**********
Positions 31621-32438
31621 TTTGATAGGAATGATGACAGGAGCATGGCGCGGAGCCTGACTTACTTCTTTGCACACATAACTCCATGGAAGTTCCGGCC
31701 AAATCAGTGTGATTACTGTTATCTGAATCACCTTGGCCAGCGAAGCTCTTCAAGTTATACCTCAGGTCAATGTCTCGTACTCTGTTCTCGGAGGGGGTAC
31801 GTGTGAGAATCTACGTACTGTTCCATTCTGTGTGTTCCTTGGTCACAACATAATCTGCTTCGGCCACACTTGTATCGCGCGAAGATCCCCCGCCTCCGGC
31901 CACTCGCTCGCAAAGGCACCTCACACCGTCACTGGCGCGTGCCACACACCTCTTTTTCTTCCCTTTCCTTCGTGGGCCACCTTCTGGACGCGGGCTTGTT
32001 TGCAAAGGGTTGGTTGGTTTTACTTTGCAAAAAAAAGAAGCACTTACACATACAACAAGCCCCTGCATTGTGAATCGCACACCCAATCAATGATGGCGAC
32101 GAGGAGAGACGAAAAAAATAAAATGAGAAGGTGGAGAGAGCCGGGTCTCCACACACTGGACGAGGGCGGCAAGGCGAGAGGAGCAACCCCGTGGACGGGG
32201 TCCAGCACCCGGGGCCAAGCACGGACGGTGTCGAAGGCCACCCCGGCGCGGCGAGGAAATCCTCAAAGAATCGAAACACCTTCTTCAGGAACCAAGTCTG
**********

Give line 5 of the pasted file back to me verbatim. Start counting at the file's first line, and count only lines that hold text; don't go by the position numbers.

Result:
31901 CACTCGCTCGCAAAGGCACCTCACACCGTCACTGGCGCGTGCCACACACCTCTTTTTCTTCCCTTTCCTTCGTGGGCCACCTTCTGGACGCGGGCTTGTT